You wouldn't think a movie could show us anything new about bored, restless small-town girls looking to get out. But in Swimming, writer-director Robert J. Siegel finds virgin territory, in more ways than one. Set in the summer resort town of Myrtle Beach, South Carolina, Swimming's deglamorized depiction of hardworking locals just making ends meet seems refreshing in this summer of Blue Crush. Heck, next to these working-class heroines, even the gals of Mystic Pizza had it cushy. But what really makes Swimming float is its trio of female characters, who are just a little too quirky and complicated to fit any of the usual girls-just-want-to-have-fun molds.
Frankie (Six Feet Under's Ambrose) is a sullenly unsure-of-herself teen who waits tables at the boardwalk burger joint she and her older brother inherited from their retired parents. Frankie's horny best friend, spiky bleached-blond Nicola (lowe), runs the body-piercing parlor next door, and her other friend is new waitress Josee (Carter), a free-spirited hottie who dates a lifeguard, but whose offhand affections for Frankie make Nicola jealous. Josee's arrival isn't the only event that shakes up Frankie's dead-end life.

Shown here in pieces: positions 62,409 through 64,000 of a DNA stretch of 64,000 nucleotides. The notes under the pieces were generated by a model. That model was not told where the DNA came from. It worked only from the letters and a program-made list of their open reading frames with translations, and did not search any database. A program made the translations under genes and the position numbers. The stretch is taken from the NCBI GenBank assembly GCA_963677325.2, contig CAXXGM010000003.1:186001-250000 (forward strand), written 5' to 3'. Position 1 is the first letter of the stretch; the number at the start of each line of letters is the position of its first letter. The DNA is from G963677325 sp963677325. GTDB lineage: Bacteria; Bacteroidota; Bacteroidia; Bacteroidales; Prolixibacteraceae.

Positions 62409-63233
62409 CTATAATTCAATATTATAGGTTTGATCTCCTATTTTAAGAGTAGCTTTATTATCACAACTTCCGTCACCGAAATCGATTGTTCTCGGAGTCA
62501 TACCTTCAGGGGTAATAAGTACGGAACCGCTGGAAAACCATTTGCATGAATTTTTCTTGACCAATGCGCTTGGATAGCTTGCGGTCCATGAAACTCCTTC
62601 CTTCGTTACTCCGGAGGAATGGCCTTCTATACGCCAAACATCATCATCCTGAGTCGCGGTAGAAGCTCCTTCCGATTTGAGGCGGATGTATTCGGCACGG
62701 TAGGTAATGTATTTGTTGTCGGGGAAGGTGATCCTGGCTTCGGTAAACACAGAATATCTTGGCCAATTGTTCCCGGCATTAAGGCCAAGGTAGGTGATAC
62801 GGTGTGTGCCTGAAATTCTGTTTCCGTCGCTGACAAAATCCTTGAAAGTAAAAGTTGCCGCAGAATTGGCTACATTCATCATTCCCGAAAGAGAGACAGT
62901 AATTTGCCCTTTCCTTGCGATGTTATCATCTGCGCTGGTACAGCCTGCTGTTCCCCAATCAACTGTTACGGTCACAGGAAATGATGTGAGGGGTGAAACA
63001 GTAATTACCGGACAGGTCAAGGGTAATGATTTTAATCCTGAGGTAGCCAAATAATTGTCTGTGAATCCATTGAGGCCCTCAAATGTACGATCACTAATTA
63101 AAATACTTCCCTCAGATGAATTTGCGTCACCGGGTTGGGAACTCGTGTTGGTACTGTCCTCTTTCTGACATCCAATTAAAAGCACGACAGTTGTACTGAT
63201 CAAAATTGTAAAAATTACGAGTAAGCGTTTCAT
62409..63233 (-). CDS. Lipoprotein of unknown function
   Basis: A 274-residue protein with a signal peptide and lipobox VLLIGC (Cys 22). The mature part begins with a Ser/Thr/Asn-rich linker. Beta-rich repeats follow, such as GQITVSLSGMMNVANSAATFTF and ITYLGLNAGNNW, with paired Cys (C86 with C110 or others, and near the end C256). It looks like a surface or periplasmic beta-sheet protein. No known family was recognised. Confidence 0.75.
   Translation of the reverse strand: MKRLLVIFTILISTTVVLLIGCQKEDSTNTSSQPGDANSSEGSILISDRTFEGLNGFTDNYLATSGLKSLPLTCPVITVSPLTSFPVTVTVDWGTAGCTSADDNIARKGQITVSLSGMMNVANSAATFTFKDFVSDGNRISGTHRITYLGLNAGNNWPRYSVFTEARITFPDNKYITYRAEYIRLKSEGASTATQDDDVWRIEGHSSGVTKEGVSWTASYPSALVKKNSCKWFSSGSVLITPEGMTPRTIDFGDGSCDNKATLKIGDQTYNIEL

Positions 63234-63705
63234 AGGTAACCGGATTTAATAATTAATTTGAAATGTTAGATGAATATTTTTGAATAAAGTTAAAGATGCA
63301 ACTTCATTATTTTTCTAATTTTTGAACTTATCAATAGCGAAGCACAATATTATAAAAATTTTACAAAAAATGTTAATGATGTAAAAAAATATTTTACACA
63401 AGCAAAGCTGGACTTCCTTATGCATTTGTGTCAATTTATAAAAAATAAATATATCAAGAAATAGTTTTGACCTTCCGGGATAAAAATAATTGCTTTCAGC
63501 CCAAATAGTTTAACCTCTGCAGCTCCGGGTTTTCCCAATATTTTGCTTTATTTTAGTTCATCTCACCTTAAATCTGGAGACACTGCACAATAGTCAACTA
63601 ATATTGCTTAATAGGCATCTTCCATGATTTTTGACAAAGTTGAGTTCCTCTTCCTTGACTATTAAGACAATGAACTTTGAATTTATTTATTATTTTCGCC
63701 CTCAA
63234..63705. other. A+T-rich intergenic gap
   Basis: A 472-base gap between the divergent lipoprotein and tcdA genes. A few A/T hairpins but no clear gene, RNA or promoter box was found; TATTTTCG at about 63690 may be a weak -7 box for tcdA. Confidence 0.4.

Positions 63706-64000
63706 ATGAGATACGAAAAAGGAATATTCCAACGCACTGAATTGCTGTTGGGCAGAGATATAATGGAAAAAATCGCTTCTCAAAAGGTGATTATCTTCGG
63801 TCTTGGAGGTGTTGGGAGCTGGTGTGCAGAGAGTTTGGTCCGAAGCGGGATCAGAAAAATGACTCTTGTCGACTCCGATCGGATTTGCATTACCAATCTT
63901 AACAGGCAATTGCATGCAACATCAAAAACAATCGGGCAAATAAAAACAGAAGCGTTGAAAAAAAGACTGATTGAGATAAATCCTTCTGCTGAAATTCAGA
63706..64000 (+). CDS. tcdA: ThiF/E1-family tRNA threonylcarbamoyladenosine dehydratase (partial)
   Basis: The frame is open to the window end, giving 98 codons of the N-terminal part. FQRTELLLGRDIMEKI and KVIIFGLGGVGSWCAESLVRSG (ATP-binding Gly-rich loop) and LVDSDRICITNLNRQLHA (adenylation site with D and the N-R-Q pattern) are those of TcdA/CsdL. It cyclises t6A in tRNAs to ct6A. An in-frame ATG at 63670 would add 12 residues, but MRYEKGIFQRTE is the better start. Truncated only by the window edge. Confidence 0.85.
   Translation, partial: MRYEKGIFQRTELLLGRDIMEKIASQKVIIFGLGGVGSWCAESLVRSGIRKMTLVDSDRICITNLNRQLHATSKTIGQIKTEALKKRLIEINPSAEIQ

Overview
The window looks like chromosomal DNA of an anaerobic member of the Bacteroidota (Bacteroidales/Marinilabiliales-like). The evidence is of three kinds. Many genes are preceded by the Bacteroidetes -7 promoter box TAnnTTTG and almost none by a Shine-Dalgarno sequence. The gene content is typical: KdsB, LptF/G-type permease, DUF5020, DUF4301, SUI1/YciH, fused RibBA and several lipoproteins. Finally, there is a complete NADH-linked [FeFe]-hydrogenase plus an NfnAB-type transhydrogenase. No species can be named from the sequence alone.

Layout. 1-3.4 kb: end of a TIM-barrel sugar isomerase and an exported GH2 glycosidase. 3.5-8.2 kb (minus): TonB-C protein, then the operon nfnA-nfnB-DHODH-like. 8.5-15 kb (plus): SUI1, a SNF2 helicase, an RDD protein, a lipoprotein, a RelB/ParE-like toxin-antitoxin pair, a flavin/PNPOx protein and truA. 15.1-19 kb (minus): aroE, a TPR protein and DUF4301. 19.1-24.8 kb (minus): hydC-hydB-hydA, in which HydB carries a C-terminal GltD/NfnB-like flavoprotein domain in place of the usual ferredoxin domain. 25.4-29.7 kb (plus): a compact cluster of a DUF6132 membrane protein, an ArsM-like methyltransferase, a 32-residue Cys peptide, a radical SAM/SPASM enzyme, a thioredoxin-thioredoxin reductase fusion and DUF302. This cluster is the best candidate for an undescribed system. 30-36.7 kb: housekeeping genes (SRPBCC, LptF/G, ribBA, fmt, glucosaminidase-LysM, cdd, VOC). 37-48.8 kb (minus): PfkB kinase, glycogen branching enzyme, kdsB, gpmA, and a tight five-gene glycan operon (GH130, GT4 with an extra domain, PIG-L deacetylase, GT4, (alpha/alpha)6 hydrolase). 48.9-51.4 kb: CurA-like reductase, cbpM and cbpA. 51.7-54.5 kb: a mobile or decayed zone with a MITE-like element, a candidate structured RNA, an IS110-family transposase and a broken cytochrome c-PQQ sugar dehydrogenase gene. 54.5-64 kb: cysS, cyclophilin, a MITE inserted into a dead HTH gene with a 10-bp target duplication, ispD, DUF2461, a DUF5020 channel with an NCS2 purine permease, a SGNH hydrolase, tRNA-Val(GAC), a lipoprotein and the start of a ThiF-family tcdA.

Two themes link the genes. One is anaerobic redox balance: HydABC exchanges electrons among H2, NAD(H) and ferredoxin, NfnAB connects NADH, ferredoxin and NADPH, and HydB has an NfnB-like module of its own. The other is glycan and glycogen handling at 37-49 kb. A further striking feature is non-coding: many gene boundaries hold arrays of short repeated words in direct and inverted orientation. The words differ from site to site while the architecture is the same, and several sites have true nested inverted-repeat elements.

As it settles into the lazy rhythms of Frankie's day-to-day routine, the movie stays blessedly free of pat Hollywood plotting as Frankie's vague longings and discontentments slowly rise to the surface stirred up by romances and friendships that might not last past the summer. Still, these new relationships - including a tentative flirtation with a new-hippie (Jamie Harrold) who sells tie-dyed T-shirts from his van - quietly inspire Frankie. Gradually, she changes, or at least begins to believe she can. Ambrose registers these dawning revelations with some exquisitely subtle shifts in facial expression and body language; Frankie visibly blossoms. The movie makes a point of gently indicating that her life is going to be different from now on, but it didn't have to. You can tell just by looking at her.
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